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Thanks to these guys, the virtual world just got a little more realistic.
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This story appears in the June 2006 issue of Startups. Subscribe »

The problem with most video games, at least those of the simulator variety, is they still lack photorealism. Five Harvard graduates--Chris Colosi, 24; Brad Kittenbrink, 25; Eric Tulla, 25; Palmer Truelson, 25; and Asi Lang, 25--have developed a technology that finally puts the proper haze on the video-game sunrise.

While in school, the five Ivy Leaguers originally set out to create a fun, easy-to-play game for their forthcoming summer. Instead, they wound up creating Waltham, Massachusetts-based Windward Mark Interactive in 2003. The company provides a technology called WindLight, which the quintet developed while working on their game. WindLight produces lifelike worlds through patent-pending rendering algorithms, allowing developers to use pre-existing models and textures while adding clouds, dust, shadows and lighting.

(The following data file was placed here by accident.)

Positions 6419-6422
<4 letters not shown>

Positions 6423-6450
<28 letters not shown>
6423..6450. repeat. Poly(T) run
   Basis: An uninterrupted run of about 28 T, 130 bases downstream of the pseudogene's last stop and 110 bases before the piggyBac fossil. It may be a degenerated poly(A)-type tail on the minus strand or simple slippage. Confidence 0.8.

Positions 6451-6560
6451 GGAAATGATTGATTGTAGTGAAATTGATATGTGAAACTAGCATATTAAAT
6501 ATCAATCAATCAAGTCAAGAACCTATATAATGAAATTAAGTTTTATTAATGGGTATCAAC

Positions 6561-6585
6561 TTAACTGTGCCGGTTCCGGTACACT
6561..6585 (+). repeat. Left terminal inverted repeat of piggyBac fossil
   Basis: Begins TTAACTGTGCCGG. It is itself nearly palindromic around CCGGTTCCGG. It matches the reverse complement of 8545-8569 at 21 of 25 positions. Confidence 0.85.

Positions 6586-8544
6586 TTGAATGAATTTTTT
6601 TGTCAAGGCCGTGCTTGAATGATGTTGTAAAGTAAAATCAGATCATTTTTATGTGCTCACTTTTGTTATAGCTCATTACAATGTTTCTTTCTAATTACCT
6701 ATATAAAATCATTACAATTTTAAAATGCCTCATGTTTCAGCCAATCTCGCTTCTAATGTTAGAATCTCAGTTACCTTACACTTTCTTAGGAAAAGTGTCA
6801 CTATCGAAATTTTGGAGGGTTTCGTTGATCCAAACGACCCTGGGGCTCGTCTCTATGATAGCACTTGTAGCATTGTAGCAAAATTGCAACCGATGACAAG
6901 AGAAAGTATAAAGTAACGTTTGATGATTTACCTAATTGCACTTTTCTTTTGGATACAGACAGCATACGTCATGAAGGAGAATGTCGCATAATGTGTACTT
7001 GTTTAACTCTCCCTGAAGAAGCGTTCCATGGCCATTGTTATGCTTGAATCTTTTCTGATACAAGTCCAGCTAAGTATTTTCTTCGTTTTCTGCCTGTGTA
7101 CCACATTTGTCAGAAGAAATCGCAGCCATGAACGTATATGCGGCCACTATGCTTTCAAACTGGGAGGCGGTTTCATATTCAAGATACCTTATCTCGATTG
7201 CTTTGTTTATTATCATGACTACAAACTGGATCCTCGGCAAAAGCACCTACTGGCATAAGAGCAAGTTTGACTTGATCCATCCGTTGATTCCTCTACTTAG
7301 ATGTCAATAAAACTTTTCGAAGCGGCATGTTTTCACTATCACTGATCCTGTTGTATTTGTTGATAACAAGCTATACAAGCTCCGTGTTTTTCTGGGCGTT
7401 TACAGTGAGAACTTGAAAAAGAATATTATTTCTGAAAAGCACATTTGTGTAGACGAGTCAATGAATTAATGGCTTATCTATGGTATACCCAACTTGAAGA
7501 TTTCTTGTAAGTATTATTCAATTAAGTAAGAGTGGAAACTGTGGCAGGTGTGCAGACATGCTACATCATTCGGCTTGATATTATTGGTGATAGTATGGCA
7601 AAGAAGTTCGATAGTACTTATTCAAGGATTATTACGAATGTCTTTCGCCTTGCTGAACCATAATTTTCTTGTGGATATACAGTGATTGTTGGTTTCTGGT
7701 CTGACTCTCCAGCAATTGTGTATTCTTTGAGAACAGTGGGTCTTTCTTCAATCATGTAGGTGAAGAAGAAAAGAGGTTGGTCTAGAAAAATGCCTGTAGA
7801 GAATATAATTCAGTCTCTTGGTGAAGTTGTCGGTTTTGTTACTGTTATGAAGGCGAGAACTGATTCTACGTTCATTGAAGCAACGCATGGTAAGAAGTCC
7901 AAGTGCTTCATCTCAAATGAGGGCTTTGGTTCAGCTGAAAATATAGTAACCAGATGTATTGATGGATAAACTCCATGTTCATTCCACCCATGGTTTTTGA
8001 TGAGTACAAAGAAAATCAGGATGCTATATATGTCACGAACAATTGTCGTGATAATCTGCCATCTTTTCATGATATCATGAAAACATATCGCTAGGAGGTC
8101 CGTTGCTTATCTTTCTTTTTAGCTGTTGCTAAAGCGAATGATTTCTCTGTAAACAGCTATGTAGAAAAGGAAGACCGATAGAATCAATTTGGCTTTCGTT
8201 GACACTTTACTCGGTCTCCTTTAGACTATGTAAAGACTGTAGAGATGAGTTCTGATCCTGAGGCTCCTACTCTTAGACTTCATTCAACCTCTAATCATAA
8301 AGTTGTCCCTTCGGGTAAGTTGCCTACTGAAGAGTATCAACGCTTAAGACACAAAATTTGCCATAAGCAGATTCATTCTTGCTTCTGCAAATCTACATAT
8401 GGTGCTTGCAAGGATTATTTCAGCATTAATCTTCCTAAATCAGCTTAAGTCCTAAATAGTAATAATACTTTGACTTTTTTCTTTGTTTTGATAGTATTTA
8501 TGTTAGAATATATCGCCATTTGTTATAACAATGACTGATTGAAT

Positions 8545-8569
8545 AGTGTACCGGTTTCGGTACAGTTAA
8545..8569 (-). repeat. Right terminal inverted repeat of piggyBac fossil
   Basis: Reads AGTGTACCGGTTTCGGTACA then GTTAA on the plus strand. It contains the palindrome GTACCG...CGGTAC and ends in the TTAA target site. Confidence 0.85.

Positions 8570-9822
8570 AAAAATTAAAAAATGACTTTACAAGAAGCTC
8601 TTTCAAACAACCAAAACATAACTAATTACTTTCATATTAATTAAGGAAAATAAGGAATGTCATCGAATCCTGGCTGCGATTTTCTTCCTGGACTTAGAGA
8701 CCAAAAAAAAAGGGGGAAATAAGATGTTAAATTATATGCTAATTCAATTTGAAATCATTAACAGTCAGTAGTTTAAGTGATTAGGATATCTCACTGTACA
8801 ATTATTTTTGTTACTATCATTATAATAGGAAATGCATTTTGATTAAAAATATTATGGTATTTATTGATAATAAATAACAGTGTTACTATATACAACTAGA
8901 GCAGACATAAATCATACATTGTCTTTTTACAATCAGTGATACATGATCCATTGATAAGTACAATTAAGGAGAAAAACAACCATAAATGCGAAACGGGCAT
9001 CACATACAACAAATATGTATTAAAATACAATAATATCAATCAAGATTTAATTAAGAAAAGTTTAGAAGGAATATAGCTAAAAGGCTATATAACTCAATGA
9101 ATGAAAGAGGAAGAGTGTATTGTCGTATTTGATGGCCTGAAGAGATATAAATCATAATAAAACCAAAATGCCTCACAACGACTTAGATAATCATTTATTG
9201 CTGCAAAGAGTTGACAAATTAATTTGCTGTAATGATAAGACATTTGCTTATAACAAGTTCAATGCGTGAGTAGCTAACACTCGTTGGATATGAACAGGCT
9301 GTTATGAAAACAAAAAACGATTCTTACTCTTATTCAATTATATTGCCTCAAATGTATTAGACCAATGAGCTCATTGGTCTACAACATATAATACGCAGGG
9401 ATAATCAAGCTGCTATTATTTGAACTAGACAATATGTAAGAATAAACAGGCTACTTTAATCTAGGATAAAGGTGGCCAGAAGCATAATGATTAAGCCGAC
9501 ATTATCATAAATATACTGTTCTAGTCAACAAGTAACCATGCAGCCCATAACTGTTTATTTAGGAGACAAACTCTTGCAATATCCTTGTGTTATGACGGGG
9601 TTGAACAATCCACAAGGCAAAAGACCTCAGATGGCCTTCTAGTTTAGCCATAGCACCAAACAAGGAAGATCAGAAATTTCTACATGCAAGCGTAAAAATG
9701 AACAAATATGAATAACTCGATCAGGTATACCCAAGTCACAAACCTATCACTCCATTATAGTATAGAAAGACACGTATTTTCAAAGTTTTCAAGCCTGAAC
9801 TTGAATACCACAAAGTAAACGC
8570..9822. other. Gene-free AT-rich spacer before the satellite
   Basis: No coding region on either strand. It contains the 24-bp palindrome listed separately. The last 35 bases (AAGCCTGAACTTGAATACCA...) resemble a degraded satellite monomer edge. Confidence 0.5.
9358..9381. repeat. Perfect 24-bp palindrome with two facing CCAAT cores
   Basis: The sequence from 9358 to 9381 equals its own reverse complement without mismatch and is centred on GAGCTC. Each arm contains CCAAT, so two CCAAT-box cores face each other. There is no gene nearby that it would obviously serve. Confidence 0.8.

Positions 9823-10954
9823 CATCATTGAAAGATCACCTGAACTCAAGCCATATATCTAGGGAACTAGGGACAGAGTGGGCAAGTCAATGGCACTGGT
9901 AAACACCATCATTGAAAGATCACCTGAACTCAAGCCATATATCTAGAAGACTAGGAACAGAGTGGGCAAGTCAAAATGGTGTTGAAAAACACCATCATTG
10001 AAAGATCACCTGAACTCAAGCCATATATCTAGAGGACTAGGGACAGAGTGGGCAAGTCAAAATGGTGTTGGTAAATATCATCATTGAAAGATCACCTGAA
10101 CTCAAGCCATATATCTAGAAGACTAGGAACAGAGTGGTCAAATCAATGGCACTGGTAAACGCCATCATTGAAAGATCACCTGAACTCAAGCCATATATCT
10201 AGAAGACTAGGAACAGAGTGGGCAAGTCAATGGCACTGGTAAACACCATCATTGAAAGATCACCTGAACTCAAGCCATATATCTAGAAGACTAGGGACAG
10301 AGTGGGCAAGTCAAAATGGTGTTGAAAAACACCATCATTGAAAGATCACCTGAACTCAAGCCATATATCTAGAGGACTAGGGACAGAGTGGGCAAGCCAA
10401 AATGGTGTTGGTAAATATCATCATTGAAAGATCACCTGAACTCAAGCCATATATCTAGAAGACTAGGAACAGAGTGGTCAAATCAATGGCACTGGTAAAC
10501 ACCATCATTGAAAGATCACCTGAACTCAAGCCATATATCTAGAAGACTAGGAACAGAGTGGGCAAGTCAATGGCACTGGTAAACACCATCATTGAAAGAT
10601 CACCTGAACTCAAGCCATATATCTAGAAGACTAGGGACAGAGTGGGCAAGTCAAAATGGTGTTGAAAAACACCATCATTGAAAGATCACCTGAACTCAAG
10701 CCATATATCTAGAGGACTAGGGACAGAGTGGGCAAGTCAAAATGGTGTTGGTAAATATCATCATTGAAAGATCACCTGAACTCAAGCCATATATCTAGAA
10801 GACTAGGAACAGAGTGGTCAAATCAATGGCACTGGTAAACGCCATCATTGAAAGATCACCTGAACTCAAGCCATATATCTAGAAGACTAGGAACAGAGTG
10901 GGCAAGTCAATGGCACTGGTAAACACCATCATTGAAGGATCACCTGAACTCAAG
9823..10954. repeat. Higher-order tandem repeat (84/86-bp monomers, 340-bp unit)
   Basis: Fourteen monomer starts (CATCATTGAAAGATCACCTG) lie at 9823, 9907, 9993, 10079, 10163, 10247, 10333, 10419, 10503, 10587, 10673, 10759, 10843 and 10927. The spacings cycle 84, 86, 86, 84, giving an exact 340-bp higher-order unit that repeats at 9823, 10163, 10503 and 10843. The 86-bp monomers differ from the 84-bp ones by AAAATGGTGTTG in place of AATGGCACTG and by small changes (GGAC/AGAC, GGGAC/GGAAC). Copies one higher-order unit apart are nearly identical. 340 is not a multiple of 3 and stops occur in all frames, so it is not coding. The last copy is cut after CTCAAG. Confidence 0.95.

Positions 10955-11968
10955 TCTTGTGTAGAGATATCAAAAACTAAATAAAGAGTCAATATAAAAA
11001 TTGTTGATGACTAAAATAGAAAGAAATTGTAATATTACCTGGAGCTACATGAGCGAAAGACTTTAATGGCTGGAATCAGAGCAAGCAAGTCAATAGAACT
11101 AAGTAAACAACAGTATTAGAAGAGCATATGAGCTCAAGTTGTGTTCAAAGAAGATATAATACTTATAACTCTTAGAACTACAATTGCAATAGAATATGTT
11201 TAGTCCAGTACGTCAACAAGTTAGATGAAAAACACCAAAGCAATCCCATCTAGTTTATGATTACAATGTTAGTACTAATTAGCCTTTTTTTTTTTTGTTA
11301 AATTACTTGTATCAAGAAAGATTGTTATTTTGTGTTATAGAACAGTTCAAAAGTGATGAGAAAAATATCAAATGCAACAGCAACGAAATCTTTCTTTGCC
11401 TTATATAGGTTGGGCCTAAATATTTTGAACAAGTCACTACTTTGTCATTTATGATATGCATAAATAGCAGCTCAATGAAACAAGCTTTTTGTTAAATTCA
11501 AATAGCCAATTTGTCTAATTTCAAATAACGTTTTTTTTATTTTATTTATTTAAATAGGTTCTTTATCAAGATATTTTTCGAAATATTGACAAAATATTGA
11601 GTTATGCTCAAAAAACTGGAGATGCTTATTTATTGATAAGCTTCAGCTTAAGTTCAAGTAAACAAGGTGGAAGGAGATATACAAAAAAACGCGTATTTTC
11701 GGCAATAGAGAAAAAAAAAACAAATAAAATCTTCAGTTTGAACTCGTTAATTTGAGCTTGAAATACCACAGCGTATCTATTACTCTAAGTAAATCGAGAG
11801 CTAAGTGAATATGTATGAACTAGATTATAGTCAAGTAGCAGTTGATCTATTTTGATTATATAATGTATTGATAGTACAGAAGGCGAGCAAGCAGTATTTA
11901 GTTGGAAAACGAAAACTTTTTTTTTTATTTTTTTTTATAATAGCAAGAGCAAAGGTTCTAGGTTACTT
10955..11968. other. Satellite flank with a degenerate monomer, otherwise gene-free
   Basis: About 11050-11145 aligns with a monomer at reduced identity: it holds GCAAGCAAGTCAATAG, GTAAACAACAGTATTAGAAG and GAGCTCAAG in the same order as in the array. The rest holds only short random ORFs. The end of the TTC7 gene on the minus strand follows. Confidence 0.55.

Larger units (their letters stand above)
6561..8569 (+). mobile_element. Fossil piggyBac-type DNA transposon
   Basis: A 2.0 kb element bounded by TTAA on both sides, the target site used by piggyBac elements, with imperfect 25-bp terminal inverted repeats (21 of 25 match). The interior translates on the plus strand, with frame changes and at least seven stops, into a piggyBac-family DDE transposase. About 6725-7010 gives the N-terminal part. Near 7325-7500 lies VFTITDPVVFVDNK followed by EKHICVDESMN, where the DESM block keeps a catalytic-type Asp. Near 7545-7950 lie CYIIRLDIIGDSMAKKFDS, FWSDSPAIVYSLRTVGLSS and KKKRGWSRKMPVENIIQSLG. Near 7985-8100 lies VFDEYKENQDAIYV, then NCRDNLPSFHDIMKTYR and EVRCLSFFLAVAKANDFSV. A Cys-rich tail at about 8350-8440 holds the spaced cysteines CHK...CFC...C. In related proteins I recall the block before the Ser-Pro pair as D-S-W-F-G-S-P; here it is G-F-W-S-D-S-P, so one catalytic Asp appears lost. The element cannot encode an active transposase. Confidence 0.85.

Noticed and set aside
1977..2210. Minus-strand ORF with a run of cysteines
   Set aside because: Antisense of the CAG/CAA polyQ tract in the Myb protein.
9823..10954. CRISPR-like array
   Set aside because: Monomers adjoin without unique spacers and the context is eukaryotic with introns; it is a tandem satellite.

The five didn't get to this point, however, without going through the usual startup grind. While developing their game during the summer of 2001, Lang and the gang rented a two-bedroom apartment near Harvard--one room served as the office and the other bunked five dreamers. "We gained more valuable knowledge during that summer than we have during any other period," says Lang.

After two years spent perfecting the technology, they decided they should show the video-game world what they had done. So during finals week in 2003, they packed their bags and flew from Boston to Los Angeles for the granddaddy of all video-game conventions, E3. "We left the show with several enormously valuable partnerships in the industry, scores of important contacts and an affirmed sense of the direction we wanted to take our company after graduation," says Lang.

The company now has 10 employees and is continuing work on its yet-to-be-released video game. It's also in talks with some of the world's largest military defense companies that want to use WindLight and other custom solutions for simulators. The company projects sales to reach $500,000 in 2006.

Edition: July 2017

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